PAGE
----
The process itself versus the product is what I want to comment on. The products – which are in themselves delightful small digital vignettes that tell a story from beginning to end using cartooning, students voices as characters recorded as voice overs and background classical mood music applied by the students to the five scenes of the story, though remarkable in themselves, represent only about one tenth of the total work the students engaged in. What I mean to say is, what you see cartooned, is only a fraction of what happened behind the scenes to produce wonderful little pieces of work.

Behind the scenes I watched one group of four students engaged for 25 minutes in deep sustained higher order thinking at a level one would assume barely possible for this age group without coaching and supervision. Independently they were asking each other very meaningful and challenging questions and the tasks they were setting for themselves were amazing. Students were using language such as: “that dialogue doesn’t belong here because we need to keep that for the climax of the story.” And “that character wouldn’t speak that way, that tone belongs to this character.” Another time when a Grade Two boy recorded his dialogue too slowly, a female classmate said to him: "that was really good X, do you want to do it again but this time do the same thing but a little faster.” His response was: “that’s what my mother always says about my reading, “pick up the pace X.” Okay let’s do it again.”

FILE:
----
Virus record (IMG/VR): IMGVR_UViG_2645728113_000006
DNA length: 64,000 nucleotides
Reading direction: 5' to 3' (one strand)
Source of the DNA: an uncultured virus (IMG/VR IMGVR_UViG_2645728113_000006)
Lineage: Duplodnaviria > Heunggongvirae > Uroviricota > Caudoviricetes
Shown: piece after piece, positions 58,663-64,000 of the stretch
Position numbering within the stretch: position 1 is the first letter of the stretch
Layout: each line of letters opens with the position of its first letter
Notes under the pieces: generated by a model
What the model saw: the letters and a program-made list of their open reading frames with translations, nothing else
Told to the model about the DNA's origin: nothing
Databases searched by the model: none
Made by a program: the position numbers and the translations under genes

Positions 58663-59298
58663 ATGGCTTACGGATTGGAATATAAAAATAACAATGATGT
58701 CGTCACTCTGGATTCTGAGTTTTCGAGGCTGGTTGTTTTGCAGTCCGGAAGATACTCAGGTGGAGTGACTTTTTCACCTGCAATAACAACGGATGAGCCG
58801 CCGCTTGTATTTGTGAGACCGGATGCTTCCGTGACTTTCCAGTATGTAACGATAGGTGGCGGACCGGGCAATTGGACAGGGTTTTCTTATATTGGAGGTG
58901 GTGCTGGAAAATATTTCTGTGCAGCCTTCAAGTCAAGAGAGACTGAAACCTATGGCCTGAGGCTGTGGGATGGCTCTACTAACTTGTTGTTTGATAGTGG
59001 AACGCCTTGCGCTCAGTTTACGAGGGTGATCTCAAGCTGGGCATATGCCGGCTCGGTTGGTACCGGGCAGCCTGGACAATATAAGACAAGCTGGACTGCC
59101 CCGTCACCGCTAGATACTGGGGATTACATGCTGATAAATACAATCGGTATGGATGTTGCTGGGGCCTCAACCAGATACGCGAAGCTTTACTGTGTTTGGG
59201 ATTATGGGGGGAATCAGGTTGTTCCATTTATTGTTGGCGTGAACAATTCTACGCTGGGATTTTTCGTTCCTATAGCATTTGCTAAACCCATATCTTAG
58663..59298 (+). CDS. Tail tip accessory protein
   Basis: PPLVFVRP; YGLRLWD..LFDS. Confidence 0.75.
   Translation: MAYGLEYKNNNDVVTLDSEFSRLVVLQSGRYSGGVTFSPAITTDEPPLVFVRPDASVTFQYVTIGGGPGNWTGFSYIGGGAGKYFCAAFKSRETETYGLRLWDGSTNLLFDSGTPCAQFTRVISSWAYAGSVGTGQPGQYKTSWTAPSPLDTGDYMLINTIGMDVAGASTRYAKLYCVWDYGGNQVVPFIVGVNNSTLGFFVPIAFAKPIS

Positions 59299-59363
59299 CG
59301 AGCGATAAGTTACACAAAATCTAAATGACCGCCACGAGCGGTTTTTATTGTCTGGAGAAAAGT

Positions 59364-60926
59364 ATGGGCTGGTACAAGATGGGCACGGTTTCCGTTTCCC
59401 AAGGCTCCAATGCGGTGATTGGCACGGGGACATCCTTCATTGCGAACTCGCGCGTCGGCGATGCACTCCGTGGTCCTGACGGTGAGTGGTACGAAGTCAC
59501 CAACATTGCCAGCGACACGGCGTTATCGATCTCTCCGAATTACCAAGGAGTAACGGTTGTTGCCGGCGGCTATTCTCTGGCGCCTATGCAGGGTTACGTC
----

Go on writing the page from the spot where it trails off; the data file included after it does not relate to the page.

The activity invited collaboration, co-operation, planning, sustained engagement, and creativity. It is the dynamic between the students that amazed me. They took their task seriously and were able to practice shared decision making and problem solving at a very high level. The dynamic between them as they huddled over the technology, using an app that invites this form of sharing, would be no different than the dynamic with a group of graduate student researchers huddled over their latest equipment looking for a solution to a problem. Perhaps even smoother as their egos are small, versus the egos of several PhD scholars vying for the next research grant. What fun to witness students working collaboratively at a higher order thinking activity in such a delightful fashion.
Mark Godin is Principal at Our Lady of Fatima Catholic elementary school in Cambridge, Ontario and can be reached at –